Posted 2 months ago

byyourleave:

I don’t understand, it’s just a dude running with some musi—/SCREAMING

Posted 3 months ago
I’ve never been female. But I have been black my whole life. And so, let me perhaps offer some insight from that perspective, because there are many similar social issues related to access, to equal opportunity that we find in the black community and the community of women in a male dominated — white male dominated — society. And I’ll be brief because I wanna get to more questions. When I look at, throughout my life, I’ve known that I wanted to do astrophysics since I was 9 years old, my first visit to the Hayden Planetarium. I was a little younger than Victor at the time, although he did it before I did. So I got to see how the world around me reacted to my expression of these ambitions. And all I can say is, the fact that I wanted to be a scientist, an astrophysicist, was hands down the path of most resistance through the forces of society. Anytime I expressed this interest teachers would say “Don’t you want to be an athlete?” I wanted to become something that was outside the paradigms of expectation of the people in power. And so fortunately my depth of interest in the universe was so deep and so fuel-enriched that every one of these curveballs thrown at me and fences built in front of me and hills that I had to climb, I just reached for more fuel and I kept going. Now here I am, one, I think, one of the most visible scientists in the land, and I want to look behind me say, well, where are the others who might have been this and they’re not there? And I wonder. what is the blood on the tracks that I happened to survive that others did not? Simply because of the forces of society that prevent it at every turn. At every turn. To the point that I have security guards following me as I go through department stores presuming that I am a thief…I walked out of a store one time and the alarm went off, so they came running to me. I walked through the gate at the same time a white male walked through the gate. And that guy just walked off with the stolen goods, knowing that they would stop me, and not him. That’s an interesting sort of exploitation, what a scam that was…I think people should do that more often! [laughs] So my life experience tells me that when you don’t find blacks in the sciences, when you don’t find women in the sciences, I know that these forces are real, and I had to survive them to get where I am today. So before we start talking about genetic differences, you’ve got to come up with a system where there’s equal opportunity. Then we can have that conversation.

Neil deGrasse Tyson (via yayfeminism)

You can watch him deliver this lovely response here.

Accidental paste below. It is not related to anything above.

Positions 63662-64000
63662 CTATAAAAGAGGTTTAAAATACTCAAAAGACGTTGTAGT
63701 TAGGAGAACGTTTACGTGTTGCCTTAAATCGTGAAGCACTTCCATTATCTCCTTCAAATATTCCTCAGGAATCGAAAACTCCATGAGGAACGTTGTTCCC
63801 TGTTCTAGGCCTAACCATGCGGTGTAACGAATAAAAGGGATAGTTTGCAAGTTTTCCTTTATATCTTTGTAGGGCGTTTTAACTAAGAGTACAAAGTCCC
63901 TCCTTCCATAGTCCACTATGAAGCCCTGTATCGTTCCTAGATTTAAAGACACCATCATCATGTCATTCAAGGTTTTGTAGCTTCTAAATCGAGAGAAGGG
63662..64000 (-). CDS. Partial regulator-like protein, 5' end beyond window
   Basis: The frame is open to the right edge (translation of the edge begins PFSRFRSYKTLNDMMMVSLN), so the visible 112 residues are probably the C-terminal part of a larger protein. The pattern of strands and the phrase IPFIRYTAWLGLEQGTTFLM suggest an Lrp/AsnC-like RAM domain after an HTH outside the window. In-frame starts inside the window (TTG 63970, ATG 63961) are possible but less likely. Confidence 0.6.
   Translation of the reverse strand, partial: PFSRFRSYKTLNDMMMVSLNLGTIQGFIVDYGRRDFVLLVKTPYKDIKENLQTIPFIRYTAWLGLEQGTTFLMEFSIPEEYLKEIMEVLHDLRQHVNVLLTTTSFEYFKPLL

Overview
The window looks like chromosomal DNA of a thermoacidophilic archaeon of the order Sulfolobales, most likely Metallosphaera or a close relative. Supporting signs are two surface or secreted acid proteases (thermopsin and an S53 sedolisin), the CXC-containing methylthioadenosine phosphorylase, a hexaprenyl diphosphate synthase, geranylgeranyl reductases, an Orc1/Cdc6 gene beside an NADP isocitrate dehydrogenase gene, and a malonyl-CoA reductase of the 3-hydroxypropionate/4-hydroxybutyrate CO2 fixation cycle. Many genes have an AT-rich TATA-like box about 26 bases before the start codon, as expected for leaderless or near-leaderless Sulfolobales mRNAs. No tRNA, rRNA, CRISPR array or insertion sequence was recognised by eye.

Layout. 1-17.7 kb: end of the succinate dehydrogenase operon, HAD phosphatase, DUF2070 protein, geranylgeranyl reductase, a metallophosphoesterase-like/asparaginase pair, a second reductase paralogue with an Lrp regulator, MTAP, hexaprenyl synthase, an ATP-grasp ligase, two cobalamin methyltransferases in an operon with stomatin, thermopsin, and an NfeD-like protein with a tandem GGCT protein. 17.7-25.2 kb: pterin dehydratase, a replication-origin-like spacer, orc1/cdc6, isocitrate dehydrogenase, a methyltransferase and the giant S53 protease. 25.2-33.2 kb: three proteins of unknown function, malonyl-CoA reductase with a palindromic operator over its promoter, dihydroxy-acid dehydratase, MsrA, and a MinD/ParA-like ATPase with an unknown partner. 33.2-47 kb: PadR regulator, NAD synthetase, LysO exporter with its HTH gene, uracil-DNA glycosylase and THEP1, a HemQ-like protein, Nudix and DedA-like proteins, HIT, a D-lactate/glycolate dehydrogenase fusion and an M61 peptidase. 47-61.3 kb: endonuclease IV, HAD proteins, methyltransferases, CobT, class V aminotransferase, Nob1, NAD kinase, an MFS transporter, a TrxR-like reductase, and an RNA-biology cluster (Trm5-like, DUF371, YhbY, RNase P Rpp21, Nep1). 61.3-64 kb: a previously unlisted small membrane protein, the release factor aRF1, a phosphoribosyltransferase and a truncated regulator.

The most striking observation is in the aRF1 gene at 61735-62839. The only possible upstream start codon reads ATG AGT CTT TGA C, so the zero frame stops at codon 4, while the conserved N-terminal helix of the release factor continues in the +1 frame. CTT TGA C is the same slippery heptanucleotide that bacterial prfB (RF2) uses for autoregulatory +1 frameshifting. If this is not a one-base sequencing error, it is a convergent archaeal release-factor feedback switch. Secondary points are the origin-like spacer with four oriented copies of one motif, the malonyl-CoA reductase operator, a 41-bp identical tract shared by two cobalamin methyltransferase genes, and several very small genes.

The question he was answering btw was, “What’s up with chicks in science?” Disgusting.

(via morecoffee)

NdT for president of the galaxy.

Posted 3 months ago

On Telling the Truth

medievalpoc:

I’m drawing a personal boundary on certain conversations, because I have other things to consider currently.

The truth I’ve been keeping off of this particular blog has been that I have had to call the police and make reports for stalking, harassment, and threats four times in the last 6-8…

Posted 3 months ago

girlwhowasonfire:

deans-avenging-angel:

girlwhowasonfire:

Found a better use for the wine glasses

That’s a martini glass

I’m literally using it for milk and cookies does it look like I care about the finer points of debauchery

Posted 3 months ago

~50 Lego critters. Two females, both in their most skin-exposing outfits. Goddammit.

Posted 4 months ago
meme-meme:

stabilized star trek shot

meme-meme:

stabilized star trek shot

Posted 4 months ago

Here are three elements we often see in town names:

If a town ends in “-by”, it was originally a farmstead or a small village where some of the Viking invaders settled. The first part of the name sometimes referred to the person who owned the farm - Grimsby was “Grim’s village”. Derby was “a village where deer were found”. The word “by” still means “town” in Danish.

If a town ends in “-ing”, it tells us about the people who lived there. Reading means “The people of Reada”, in other words “Reada’s family or tribe”. We don’t know who Reada was, but his name means “red one”, so he probably had red hair.

If a town ends in “-caster” or “-chester”, it was originally a Roman fort or town. The word comes from a Latin words “castra”, meaning a camp or fortification. The first part of the name is usually the name of the locality where the fort was built. So Lancaster, for example, is “the Roman fort on the River Lune”.

A Little Book of Language by David Crystal, page 173. (via linguaphilioist)

woah!

(via submariet)

 -wich or -wick are suffixes that denote the town had a salt mine or brine pond.

usually means there’s a source of salt there.

Posted 4 months ago

dynastylnoire:

adorableblackgiant:

thedisneykiid:

yahooentertainment:

Reading Rainbow Everywhere: LeVar Burton reacts to hitting $1 Million Kickstarter goal

childhood feels

NO NO NO NO NO NO NO. Thank youuu

we love you!!!!!

LeVar, you’re making me cry, cut it out, dude.

Posted 4 months ago
maxistentialist:

Tweenbots by Kacie Kinzer: